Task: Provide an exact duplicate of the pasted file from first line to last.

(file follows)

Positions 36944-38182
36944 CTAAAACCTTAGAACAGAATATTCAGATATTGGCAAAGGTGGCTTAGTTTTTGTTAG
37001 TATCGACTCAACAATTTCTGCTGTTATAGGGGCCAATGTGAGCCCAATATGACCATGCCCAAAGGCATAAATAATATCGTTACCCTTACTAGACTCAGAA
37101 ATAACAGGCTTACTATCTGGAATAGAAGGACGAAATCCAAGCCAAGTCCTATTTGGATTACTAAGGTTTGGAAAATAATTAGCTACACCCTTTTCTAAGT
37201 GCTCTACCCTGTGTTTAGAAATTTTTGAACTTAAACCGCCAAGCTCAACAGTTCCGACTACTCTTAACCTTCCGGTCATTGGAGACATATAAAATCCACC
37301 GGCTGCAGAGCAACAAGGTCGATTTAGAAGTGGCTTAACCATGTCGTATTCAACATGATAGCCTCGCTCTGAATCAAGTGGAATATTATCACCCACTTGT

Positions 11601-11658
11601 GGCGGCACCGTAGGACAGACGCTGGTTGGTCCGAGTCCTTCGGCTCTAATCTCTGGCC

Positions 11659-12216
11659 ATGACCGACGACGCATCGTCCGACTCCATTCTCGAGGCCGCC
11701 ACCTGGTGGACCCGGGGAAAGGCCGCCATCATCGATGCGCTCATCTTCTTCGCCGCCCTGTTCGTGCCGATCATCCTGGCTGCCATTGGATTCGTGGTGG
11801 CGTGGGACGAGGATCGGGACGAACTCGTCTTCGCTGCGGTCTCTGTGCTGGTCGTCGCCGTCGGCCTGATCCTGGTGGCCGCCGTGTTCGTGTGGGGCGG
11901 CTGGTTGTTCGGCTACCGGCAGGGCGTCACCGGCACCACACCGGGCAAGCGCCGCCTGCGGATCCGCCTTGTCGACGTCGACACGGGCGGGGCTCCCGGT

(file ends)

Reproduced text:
Positions 36944-38182
36944 CTAAAACCTTAGAACAGAATATTCAGATATTGGCAAAGGTGGCTTAGTTTTTGTTAG
37001 TATCGACTCAACAATTTCTGCTGTTATAGGGGCCAATGTGAGCCCAATATGACCATGCCCAAAGGCATAAATAATATCGTTACCCTTACTAGACTCAGAA
37101 ATAACAGGCTTACTATCTGGAATAGAAGGACGAAATCCAAGCCAAGTCCTATTTGGATTACTAAGGTTTGGAAAATAATTAGCTACACCCTTTTCTAAGT
37201 GCTCTACCCTGTGTTTAGAAATTTTTGAACTTAAACCGCCAAGCTCAACAGTTCCGACTACTCTTAACCTTCCGGTCATTGGAGACATATAAAATCCACC
37301 GGCTGCAGAGCAACAAGGTCGATTTAGAAGTGGCTTAACCATGTCGTATTCAACATGATAGCCTCGCTCTGAATCAAGTGGAATATTATCACCCACTTGT

Positions 11601-11658
11601 GGCGGCACCGTAGGACAGACGCTGGTTGGTCCGAGTCCTTCGGCTCTAATCTCTGGCC

Positions 11659-12216
11659 ATGACCGACGACGCATCGTCCGACTCCATTCTCGAGGCCGCC
11701 ACCTGGTGGACCCGGGGAAAGGCCGCCATCATCGATGCGCTCATCTTCTTCGCCGCCCTGTTCGTGCCGATCATCCTGGCTGCCATTGGATTCGTGGTGG
11801 CGTGGGACGAGGATCGGGACGAACTCGTCTTCGCTGCGGTCTCTGTGCTGGTCGTCGCCGTCGGCCTGATCCTGGTGGCCGCCGTGTTCGTGTGGGGCGG
11901 CTGGTTGTTCGGCTACCGGCAGGGCGTCACCGGCACCACACCGGGCAAGCGCCGCCTGCGGATCCGCCTTGTCGACGTCGACACGGGCGGGGCTCCCGGT